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Powell v. County of Humboldt

California Court of Appeal, First District, First Division

January 16, 2014

Scott POWELL et al., Plaintiffs and Appellants,
v.
COUNTY OF HUMBOLDT, Defendant and Respondent.

Trial Court: Humboldt County Superior Court, Trial Judge: Hon. Dale A. Reinholtsen. (Super. Ct. No. CV110025).

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COUNSEL

[166 Cal.Rptr.3d 749] Pacific Legal Foundation, R.S. Radford, Meriem L. Hubbard, Sacramento, and Jennifer Fry Thompson for Plaintiffs and Appellants.

Center for Constitutional Jurisprudence, John C. Eastman, Anthony T. Caso, Sacramento, and Karen J. Lugo as Amicus Curiae on behalf of Plaintiffs and Appellants.

Wendy B. Chaitin, County Counsel, Joyce E. Stigter, Deputy County Counsel; Rosales Law Partners, Mara E. Rosales and Robert D. Sanford, San Francisco, for Defendant and Respondent.

OPINION

Margulies, Acting P.J.

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Scott and Lynn Powell challenge the constitutionality of a county general plan requirement that they provide an aircraft overflight easement as a condition for obtaining a building permit to make minor alterations to their residence. The Powells contend the easement requirement constitutes a taking of their property without payment of just compensation under Nollan v. California Coastal Commission (1987) 483 U.S. 825, 107 S.Ct. 3141, 97 L.Ed.2d 677 ( Nollan ) and Dolan v. City of Tigard (1994) 512 U.S. 374, 114 S.Ct. 2309, 129 L.Ed.2d 304 ( Dolan ). The trial court disagreed and, following cross-motions for summary judgment, entered judgment in favor of Humboldt County (County). We affirm.

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I. BACKGROUND

A. The Permit Application

In June 2004, the Powells purchased residential property on Grange Road in McKinleyville, California (the property). The Arcata-Eureka Airport (airport), located approximately one mile from the property, is owned by the County. As required by law, the County adopted an " Airport Land Use Compatibility Plan" (ALUCP) in 1993, and amended it in 1998. (Pub.Util.Code, §§ 21675, subd. (a), 21675.1.) The purpose of an ALUCP is to " provide for the orderly growth of each public airport and the area surrounding the airport," as well as to " safeguard the general welfare of the inhabitants within the vicinity of the airport and the public in general." (Pub.Util.Code, § 21675, subd. (a).) In 2002, the County incorporated the ALUCP as part of its general plan.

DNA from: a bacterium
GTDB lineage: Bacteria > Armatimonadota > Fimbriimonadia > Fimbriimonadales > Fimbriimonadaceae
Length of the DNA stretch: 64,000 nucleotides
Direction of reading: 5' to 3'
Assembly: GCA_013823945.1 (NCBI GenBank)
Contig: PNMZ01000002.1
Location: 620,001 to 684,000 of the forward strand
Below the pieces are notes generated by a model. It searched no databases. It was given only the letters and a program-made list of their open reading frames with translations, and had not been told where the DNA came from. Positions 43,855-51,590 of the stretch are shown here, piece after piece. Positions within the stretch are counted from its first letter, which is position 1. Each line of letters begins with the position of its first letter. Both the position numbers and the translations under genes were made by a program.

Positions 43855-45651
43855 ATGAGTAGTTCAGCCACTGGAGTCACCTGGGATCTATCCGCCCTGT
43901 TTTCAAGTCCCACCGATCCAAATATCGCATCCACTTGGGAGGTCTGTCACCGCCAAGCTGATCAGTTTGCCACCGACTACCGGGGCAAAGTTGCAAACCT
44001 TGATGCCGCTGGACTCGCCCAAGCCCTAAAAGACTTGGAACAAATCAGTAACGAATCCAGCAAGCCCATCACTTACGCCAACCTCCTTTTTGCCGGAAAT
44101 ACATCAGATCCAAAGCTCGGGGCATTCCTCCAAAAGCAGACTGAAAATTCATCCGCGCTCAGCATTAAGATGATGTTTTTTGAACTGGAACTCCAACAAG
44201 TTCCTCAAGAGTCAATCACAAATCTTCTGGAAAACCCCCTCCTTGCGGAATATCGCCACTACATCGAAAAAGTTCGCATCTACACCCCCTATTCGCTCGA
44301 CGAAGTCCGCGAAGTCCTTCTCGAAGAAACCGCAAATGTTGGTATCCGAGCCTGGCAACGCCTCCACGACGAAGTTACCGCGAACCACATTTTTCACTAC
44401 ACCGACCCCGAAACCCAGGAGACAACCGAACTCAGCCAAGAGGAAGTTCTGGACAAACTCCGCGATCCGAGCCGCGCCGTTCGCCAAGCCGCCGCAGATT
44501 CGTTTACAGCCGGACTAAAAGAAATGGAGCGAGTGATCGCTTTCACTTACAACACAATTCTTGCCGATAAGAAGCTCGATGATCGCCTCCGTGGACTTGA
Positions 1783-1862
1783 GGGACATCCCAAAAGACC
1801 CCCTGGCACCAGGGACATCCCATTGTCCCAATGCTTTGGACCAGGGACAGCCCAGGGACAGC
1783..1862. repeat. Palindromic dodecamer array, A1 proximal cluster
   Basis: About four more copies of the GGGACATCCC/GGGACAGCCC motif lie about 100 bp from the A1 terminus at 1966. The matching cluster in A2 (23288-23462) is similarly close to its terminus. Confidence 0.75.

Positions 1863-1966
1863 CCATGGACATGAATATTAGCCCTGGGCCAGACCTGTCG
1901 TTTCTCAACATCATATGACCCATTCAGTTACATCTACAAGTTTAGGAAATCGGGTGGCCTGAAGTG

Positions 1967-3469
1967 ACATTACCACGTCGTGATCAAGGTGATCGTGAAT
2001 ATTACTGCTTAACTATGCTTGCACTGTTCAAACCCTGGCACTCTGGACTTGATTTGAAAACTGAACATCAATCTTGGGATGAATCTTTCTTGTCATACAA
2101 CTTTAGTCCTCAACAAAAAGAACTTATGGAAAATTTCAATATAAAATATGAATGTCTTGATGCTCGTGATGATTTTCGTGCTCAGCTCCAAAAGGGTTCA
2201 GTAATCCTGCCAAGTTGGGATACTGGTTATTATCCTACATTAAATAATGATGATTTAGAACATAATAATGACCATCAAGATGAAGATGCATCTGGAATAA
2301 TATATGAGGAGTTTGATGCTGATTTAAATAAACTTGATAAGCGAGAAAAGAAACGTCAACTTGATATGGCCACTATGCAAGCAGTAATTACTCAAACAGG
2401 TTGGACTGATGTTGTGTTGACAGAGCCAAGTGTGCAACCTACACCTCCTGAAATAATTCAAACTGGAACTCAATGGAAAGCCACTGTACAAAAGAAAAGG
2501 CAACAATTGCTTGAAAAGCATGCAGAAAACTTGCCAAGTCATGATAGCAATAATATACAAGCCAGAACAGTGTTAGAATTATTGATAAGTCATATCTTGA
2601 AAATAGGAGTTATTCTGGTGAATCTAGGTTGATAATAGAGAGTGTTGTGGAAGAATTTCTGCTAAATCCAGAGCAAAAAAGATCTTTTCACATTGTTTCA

The Powells' property is located within " Airport Compatibility Zone C" (Zone C), a zone that is not under a runway approach to the airport, but over which aircraft routinely fly at or below an altitude [166 Cal.Rptr.3d 750] of 1,000 feet.[1] Under the ALUCP and general plan, all owners of residential real property located in Zone C must dedicate an overflight easement as a condition for the issuance of a building permit. The ALUCP states the purpose of the condition is to ensure that any improvement is compatible with the safe operation of the airport. The overflight easement grants the County the right to (1) allow flights and the noise inherent thereto in the airspace over the property; (2) regulate or prohibit the release into the air of substances such as smoke, dust, or steam that would impair visibility; (3) regulate or prohibit light emissions that might interfere with pilot vision; and (4) prohibit electrical emissions that would interfere with aircraft communication or navigational systems. The easement would run with the land as long as the airport is operational.

The Powells' property has a mobile home with an attached covered porch and carport that were illegally built without permits by previous owners.

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When the Powells applied for a building permit for the carport and porch in 2004, the County informed them in writing that the overflight easement was a condition for issuance of a permit. The Powells did not complete the permit application due to other time demands, and it eventually expired.